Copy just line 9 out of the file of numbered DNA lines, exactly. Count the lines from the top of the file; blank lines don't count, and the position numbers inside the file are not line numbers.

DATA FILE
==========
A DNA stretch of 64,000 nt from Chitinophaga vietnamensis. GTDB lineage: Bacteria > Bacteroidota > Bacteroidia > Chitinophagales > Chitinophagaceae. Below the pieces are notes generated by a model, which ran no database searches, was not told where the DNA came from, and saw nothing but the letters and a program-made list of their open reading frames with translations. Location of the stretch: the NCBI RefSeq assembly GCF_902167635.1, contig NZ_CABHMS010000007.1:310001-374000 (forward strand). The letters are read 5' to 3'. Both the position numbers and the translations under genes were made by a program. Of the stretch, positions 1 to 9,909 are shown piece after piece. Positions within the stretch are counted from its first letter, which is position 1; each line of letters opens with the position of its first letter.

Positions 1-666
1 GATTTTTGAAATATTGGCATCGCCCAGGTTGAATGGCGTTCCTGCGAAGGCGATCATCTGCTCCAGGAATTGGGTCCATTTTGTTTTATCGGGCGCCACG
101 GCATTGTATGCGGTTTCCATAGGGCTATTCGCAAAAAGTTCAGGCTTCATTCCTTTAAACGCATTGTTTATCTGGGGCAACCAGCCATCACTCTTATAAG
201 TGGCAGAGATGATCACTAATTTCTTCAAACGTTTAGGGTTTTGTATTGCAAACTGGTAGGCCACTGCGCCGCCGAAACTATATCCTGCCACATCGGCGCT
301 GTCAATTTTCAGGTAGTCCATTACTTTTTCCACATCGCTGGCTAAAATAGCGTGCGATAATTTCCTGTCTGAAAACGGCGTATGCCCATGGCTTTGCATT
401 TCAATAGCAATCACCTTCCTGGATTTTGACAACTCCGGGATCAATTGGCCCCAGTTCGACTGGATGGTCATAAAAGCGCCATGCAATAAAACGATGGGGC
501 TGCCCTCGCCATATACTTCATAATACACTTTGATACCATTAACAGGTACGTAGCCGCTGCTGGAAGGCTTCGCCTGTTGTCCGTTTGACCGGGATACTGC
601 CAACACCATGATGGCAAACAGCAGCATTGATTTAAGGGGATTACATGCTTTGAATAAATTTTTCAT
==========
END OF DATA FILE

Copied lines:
601 CAACACCATGATGGCAAACAGCAGCATTGATTTAAGGGGATTACATGCTTTGAATAAATTTTTCAT